[JURIST] Georgia Tuesday evening carried out the first execution in the United States since the US Supreme Court rejected a challenge to Kentucky's lethal injection protocol [JURIST report] and ended a de facto national moratorium on the death penalty. Both the Georgia Supreme Court and the US Supreme Court earlier Tuesday declined to stay the execution by lethal injection of William Earl Lynd, who was convicted of the 1988 murder of his girlfriend. Last week, a Georgia court rejected [JURIST report] a challenge by another condemned inmate to its execution protocol, ruling that Georgia's method was sufficiently similar to Kentucky's so as to be constitutional. That ruling is currently under appeal [JURIST comment]. AP has more.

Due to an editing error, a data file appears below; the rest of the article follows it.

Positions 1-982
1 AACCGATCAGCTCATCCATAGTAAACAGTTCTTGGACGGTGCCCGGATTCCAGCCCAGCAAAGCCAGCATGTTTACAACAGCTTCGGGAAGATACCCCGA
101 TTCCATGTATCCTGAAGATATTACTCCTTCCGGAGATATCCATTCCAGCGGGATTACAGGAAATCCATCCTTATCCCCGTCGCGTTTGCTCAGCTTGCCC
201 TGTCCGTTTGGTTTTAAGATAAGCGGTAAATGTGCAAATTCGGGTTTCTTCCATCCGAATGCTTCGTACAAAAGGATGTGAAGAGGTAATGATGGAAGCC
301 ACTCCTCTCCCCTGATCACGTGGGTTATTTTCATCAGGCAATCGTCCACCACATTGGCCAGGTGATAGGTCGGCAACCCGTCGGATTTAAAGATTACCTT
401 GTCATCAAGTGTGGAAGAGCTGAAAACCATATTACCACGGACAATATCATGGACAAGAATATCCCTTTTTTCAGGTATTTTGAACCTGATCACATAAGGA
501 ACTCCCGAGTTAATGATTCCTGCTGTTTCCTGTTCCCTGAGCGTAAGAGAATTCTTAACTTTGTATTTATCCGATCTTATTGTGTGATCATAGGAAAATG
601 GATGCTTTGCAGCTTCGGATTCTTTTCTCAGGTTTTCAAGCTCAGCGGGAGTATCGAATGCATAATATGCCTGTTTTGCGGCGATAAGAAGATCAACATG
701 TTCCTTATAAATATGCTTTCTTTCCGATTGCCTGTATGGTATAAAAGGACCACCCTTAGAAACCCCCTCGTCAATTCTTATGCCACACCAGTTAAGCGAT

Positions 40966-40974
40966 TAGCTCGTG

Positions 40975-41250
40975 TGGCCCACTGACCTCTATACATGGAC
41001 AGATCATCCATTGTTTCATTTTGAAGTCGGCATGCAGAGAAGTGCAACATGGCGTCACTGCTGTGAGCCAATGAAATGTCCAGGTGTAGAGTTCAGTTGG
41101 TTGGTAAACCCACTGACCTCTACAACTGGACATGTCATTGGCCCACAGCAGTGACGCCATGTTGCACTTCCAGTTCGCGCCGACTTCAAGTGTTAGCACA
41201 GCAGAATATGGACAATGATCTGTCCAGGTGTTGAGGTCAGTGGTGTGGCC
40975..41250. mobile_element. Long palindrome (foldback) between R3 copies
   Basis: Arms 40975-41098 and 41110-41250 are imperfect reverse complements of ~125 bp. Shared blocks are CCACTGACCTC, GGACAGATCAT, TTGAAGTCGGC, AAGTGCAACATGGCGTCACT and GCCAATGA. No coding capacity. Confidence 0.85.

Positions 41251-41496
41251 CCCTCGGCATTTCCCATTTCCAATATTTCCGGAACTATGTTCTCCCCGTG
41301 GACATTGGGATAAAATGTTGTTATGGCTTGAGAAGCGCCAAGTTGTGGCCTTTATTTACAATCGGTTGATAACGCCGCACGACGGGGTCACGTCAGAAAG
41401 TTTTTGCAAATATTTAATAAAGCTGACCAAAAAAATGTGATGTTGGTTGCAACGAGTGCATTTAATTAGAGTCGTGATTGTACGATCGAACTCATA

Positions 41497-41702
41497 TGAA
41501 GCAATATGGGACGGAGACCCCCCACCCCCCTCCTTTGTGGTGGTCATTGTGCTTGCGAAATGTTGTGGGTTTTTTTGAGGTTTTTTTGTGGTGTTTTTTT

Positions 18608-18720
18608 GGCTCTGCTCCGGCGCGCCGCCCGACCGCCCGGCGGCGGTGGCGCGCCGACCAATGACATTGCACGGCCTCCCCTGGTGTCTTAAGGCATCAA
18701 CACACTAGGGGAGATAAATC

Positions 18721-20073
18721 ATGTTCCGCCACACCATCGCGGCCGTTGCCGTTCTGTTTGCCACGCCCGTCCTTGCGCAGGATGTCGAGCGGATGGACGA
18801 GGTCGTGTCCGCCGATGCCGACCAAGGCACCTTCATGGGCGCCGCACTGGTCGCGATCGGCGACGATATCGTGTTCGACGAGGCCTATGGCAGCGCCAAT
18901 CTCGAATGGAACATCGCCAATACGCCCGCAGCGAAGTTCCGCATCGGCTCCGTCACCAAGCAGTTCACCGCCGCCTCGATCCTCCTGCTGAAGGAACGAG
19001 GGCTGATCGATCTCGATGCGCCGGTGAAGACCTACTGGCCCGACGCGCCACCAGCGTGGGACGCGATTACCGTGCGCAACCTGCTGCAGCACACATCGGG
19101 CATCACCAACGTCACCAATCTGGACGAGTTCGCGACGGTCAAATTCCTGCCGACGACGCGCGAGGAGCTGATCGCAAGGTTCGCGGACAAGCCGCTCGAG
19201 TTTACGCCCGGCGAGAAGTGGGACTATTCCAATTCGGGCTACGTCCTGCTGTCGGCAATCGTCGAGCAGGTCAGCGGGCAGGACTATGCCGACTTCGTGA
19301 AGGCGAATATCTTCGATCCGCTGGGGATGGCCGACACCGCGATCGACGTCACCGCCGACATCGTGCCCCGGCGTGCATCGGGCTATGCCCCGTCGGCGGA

In September 2007, the Supreme Court granted certiorari in Baze v. Rees [Duke Law case backgrounder; JURIST report], allowing it to consider whether the three-drug lethal injection cocktail [DPIC backgrounder] used in most states violates the Eighth Amendment's prohibition on cruel and unusual punishment. This led to an effective moratorium [JURIST report] on the death penalty in the United States as many federal courts, state courts, and state governors put executions on hold pending the high court's ruling. Several other US states have already announced that they will resume executions by lethal injection [JURIST report]. The Georgia Supreme Court had previously stayed the execution of another condemned inmate [JURIST report] while Baze v. Rees was pending before the US Supreme Court.